Faso hammers Delgado on past hip-hop lyrics; Delgado says Faso’s ‘feeding into racial biases’

John Faso (photo by Phyllis McCabe) and Antonio Delgado (photo by Dion Ogust)

New York 19th Congressional District hopeful Antonio Delgado is pushing back this week after Republican incumbent John Faso seized on an article in Monday’s New York Post highlighting lyrics from Delgado’s 2006 hip-hop album to argue that his opponent is out of step with the views of his would-be constituents. 

The article highlights a number of lyrics from Delgado’s — under the nom de rap AD The Voice — 2006 effort “Painfully Free” in which he refers to “dead presidents” as white supremacists, likens poverty to terrorism and questions whether there can be such a thing as a “righteous capitalist.” The story also points out Delgado’s (who is black) frequent use of the word “nigga” on the album, including on a track entitled “Niggas?” that wrestles with the near-ubiquitous the use of the word in hip-hop: “Look like we only goin’ from chains to cuffs /still niggas still locked up on stuff.” 


On another track, Delgado raps “Dead presidents can’t represent me, not when most of them believe in white supremacy/like spittin’ on my ancestry.”

Faso’s response was swift. “In recent media reports, I was shocked and surprised to learn that Mr. Delgado authored some very troubling and offensive song lyrics,” said Faso in a statement to Ulster Publishing. “The tone and tenor of his lyrics, as reported, are not consistent with the views of most people in our district, nor do they represent a true reflection of our nation. Mr. Delgado’s lyrics paint an ugly and false picture of America.”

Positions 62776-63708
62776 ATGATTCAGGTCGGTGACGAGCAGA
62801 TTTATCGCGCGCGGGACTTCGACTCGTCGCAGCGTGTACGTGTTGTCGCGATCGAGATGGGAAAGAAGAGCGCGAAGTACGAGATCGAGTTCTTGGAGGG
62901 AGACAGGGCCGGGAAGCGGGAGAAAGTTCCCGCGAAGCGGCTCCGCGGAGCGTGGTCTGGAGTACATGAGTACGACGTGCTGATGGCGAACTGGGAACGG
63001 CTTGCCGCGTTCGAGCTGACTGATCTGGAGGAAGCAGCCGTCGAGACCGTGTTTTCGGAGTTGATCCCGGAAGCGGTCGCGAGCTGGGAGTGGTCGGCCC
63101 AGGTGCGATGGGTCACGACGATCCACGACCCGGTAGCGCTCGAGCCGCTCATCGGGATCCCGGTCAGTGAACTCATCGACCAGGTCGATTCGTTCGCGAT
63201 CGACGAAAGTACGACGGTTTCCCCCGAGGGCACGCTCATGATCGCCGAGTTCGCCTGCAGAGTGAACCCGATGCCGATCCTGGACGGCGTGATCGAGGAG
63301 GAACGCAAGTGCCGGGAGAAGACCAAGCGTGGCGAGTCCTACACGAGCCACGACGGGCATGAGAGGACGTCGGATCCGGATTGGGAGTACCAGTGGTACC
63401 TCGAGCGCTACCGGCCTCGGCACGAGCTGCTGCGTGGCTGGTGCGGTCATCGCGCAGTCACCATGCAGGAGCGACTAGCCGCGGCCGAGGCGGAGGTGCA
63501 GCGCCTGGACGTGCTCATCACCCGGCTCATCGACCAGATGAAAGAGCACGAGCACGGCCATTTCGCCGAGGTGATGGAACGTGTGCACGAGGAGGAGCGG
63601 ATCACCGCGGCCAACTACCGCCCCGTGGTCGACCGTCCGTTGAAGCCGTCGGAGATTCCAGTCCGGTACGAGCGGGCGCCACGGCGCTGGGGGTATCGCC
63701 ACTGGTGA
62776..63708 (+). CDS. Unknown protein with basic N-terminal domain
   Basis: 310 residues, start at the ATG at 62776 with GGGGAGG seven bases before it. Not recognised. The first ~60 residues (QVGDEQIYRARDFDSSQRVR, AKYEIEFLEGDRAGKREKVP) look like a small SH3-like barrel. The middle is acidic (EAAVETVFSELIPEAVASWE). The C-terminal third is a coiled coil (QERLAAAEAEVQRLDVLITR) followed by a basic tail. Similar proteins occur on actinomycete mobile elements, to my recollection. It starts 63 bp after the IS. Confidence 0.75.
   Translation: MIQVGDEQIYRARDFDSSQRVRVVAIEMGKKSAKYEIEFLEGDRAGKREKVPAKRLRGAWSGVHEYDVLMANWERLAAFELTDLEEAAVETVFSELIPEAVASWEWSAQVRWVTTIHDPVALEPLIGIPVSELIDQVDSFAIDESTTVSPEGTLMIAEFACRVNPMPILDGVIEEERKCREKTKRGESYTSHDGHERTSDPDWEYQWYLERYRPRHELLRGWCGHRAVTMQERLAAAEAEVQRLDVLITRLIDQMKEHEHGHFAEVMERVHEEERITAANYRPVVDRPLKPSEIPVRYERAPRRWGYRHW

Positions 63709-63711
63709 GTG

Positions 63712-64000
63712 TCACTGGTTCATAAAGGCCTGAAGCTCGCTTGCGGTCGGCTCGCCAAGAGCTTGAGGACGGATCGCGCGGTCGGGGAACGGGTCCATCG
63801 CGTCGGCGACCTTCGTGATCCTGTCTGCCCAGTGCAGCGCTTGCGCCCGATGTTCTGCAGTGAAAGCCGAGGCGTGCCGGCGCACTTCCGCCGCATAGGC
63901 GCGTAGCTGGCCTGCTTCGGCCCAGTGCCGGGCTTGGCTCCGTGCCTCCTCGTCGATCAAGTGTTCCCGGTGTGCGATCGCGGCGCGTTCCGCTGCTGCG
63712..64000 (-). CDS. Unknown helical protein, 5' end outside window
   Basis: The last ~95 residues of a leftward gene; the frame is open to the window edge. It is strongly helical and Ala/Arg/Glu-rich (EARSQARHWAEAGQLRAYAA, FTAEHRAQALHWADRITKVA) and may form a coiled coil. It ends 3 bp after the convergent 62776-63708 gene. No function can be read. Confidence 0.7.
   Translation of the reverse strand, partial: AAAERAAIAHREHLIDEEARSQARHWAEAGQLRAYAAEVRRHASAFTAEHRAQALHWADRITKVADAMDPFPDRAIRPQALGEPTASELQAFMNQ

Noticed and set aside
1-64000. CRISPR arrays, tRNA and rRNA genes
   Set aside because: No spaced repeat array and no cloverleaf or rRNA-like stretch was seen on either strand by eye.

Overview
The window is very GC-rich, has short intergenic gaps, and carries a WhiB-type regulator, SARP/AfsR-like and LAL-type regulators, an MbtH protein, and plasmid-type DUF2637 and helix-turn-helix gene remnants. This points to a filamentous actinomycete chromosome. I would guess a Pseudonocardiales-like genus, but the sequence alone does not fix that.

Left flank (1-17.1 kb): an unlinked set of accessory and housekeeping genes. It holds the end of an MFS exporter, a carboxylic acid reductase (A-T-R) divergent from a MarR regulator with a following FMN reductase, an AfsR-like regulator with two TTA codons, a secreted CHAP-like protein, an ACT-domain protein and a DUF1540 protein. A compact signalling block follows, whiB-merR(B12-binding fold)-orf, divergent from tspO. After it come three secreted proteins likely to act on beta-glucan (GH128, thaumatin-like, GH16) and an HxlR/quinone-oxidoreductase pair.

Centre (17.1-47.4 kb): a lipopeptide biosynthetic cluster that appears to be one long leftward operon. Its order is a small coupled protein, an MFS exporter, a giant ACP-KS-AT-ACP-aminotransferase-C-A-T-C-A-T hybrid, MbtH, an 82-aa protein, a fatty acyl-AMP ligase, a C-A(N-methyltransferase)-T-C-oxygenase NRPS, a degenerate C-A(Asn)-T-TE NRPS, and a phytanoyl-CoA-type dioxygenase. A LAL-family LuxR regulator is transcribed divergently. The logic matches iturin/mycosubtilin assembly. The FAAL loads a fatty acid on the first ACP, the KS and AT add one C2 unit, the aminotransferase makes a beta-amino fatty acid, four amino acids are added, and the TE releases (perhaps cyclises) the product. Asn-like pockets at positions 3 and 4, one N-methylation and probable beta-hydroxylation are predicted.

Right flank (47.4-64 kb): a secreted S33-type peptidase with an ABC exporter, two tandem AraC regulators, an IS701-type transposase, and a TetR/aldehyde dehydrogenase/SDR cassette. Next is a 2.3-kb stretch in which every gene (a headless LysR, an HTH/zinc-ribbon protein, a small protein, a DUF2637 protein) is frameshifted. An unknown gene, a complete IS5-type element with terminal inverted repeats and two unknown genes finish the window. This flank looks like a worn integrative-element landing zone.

The issue of the lyrics is not new to the campaign. Just four days before the June 26 Democratic primary, which Delgado won, a Twitter account called NY19ForChange, which had apparently just been created, started tweeting about the lyrics. The account called them “disgusting” and argued that they put Delgado in a very difficult position to beat Faso in the general election. “No apology from [Delgado] for using misogynistic lyrics …” a tweet stated. The account has since been deleted.

Despite the fact that the lyrics were a known factor and potential line of attack, none of Delgado’s six fellow Democrats in the primary publicly made an issue of his former hip-hop career.

Delgado was quick to strike back. In an interview, the Schenectady native who moved to Rhinebeck shortly before announcing his candidacy said Faso’s remarks were part of a divisive and race-baiting strategy to paint him as an “outsider” in the largely white, largely rural congressional district.

“He’s feeding into racial biases that could be conscious or subconscious, that’s the unfortunate reality,” said Delgado, who gave up his hip-hop career to attend Harvard law school and go on to a career in corporate law. “A real leader, with integrity, would know better, would be better than that.”

Delgado accused his critics of cherry-picking lyrics from an album that, taken in its entirety, sent a positive message. His lyrics, he said, were part of a long tradition of politically and socially conscious rap and were intended to promote civic awareness and engagement among hip-hop fans. On the anti-Iraq war track “Draped in Flags,” for example, Delgado raps, “Ask the leadership why, objectively criticize that’s what a patriot does in hard times/so we can learn to be better so we can truly epitomize the principles and proselytize while we eulogize lost lives.”

Delgado added that his opponent’s willingness to jump on the Post story without reaching out to him for context or clarification reflected a campaign seeking to avoid real engagement on issues like health care and infrastructure.

“How you define if someone is qualified for this job is by their willingness to do the work, to build for the future,” said Delgado. “[Faso] is the exact opposite of that; he’s an empty suit, a career politician and a puppet.”